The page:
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Your Cheat Sheet of the 11 Most Important Mortgage Acronyms

2022-01-14

Just like the military, the mortgage industry uses plenty of acronyms. It might sound like a foreign language if you’re a first-time homebuyer who is unfamiliar with the lingo. Use this list of the top 12 mortgage acronyms and abbreviations as a guide to help you in your military mortgage research and meetings with a trusted mortgage lender.

  • APR: Annual Percentage Rate
  • ARM: Adjustable-Rate Mortgage
  • DTI: Debt-to-Income
  • FRM: Fixed-Rate Mortgage
  • LE: Loan Estimate
  • LT: Loan Term
  • LOX: Letter of Explanation
  • LTV: Loan-to-Value
  • P&I: Principal and Interest
  • PITI: Principal, Interest, Taxes, and Insurance
  • PMI: Private Mortgage Insurance

Read on to learn the definitions of these mortgage acronyms, which have been organized into three categories: Types of Mortgages, Mortgage Acronyms About Your Rate, and Mortgage Acronyms About Your Application.

Types of Mortgages

  • Adjustable-Rate Mortgage (ARM): The interest rate and monthly payments of an ARM can change periodically. ARM interest rates typically start lower than fixed rates and stay at that introductory rate for 3-10 years before they become adjustable.
  • Fixed-Rate Mortgage (FRM): A fixed-rate mortgage has an interest rate that does not change during the term of your loan. This mortgage is popular with buyers who want stability in their monthly payments.

Mortgage Acronyms About Your Rate

  • Annual Percentage Rate (APR): The APR tells you the annual cost of borrowing money based on your loan amount, interest rate, and certain other fees. APR is different from the interest rate because it allows you to compare the true costs from several lenders directly to help you find the best deal.
  • LE (Loan Estimate): This is a federally required document you should receive from a lender within three days of submitting your completed loan application. It provides the details of your loan, and the estimates of the costs you will pay at closing.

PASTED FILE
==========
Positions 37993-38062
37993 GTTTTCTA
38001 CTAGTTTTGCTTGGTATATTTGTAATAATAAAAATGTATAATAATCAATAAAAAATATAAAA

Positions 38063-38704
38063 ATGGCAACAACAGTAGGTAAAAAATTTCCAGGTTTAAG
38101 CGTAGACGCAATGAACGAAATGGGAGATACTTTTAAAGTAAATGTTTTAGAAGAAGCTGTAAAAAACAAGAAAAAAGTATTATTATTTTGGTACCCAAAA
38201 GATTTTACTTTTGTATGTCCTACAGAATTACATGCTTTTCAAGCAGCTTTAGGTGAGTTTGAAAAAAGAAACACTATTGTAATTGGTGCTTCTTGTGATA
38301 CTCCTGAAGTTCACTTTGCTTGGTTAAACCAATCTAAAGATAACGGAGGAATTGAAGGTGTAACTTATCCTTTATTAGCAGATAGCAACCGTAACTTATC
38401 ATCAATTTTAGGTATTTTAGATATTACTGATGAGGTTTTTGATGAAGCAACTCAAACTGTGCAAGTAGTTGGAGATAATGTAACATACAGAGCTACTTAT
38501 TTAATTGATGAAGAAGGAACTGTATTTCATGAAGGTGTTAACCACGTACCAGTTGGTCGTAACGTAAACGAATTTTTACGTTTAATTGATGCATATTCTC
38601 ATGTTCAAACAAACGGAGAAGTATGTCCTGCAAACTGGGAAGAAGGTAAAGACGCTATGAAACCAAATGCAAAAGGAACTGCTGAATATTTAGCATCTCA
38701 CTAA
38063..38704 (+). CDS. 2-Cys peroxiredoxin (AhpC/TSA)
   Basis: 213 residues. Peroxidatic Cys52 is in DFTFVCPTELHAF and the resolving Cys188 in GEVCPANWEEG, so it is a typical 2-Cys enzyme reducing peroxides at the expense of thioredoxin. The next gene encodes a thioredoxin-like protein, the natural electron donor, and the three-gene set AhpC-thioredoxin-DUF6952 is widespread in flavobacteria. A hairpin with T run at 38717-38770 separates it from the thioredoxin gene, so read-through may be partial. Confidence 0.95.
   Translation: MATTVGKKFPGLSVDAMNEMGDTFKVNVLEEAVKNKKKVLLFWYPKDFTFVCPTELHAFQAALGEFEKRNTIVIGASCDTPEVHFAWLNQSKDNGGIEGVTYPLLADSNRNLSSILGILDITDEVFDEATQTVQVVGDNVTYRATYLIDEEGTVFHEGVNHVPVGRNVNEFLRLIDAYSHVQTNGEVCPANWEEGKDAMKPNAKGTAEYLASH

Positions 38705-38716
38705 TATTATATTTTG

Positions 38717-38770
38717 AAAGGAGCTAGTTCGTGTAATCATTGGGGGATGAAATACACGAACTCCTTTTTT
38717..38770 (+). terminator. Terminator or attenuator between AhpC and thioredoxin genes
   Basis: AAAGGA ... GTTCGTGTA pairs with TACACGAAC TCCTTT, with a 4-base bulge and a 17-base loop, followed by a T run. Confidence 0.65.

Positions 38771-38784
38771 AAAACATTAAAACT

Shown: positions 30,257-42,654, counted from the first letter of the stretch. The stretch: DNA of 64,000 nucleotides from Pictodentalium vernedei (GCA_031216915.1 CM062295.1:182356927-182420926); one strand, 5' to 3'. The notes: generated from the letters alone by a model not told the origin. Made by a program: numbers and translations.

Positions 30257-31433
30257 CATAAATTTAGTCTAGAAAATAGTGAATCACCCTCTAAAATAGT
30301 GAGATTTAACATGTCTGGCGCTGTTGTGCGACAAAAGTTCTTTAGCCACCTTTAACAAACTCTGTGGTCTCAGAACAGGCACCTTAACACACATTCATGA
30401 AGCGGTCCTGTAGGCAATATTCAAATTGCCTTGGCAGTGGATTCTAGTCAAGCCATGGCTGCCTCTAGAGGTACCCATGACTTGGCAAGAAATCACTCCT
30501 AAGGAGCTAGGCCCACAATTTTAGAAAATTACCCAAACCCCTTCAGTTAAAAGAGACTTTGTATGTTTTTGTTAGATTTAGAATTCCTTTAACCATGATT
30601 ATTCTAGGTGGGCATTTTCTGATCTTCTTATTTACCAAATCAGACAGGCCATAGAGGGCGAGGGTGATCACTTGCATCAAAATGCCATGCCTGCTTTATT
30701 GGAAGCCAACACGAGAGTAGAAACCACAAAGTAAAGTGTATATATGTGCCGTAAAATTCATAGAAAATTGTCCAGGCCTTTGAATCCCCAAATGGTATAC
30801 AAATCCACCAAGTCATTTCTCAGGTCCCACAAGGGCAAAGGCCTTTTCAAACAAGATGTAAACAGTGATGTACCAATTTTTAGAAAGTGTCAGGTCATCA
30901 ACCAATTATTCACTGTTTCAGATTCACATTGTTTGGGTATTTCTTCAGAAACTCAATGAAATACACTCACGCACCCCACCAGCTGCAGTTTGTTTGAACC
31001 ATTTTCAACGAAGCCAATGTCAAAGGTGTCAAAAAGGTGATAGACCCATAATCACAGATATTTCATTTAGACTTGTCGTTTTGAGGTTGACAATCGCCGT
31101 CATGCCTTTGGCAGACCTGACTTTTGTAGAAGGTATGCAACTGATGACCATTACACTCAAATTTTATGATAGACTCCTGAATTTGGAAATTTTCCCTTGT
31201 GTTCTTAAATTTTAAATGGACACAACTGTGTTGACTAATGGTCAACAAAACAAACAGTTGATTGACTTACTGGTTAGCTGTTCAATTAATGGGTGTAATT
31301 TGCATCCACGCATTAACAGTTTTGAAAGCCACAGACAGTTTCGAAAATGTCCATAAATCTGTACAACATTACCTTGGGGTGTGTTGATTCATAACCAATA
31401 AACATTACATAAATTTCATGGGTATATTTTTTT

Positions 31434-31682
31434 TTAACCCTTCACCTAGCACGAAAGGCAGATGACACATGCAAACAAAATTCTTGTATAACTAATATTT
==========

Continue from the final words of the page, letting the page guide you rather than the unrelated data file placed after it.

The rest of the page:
• LT (Loan Term): The term indicates how long you’ll be making payments on the loan. Two popular term choices are 15-year and 30-year.
  • P&I (Principal and Interest): P&I is the portion of your monthly mortgage payment that goes toward paying off the money you borrowed to buy your home (the principal loan amount financed), and the amount of interest due each payment period. For most homeowners, P&I will make up the majority of your monthly mortgage payment.
  • PITI (Principal, Interest, Taxes, and Insurance): Your total mortgage payment each month will usually include principal, interest, taxes, and insurance if you escrow your taxes and insurance. You can use one of AAFMAA’s payment calculator tools to gain a more complete picture of estimated monthly costs.
  • PMI (Private Mortgage Insurance): PMI is an insurance that protects lenders from losses if you are unable to pay your mortgage. It is required for homebuyers using a conventional loan who make a down payment of less than 20% of the home’s purchase price (appraised home value). Lenders may not require a down payment or PMI for a VA Home Loan — however, VA Home Loans have funding fees. In some cases, borrowers may be exempt from paying a VA Funding Fee if they are Disabled Veterans. Your lender can help you determine any applicable fees and costs associated with your mortgage.

Mortgage Acronyms About Your Application

  • DTI (Debt-to-Income): This ratio is the percentage of your income that goes toward paying your monthly debt, which is calculated by dividing your monthly debt obligations by your monthly gross income. Lenders typically require your DTI to be below a specified level for you to qualify for a mortgage. Higher DTIs could mean you’ll pay more interest, or you may not qualify for a loan.
  • LOX (Letter of Explanation): These are short letters you may be asked to provide to a lender answering questions that may arise during underwriting. It covers common questions such as why your income has changed, your rental history, or any late payments on your credit report.
  • LTV (Loan-to-Value): This ratio is calculated by dividing the loan amount by the home’s purchase price if you are buying a home, or the current home value if you’re refinancing.

We’re Here to Help

When you’re buying a home, or refinancing your current mortgage, there are several types of loans for you to consider, and AMS is ready to assist you. Contact AMS online or give them a call at (877) 387-6856 to learn more and get your free mortgage assessment today.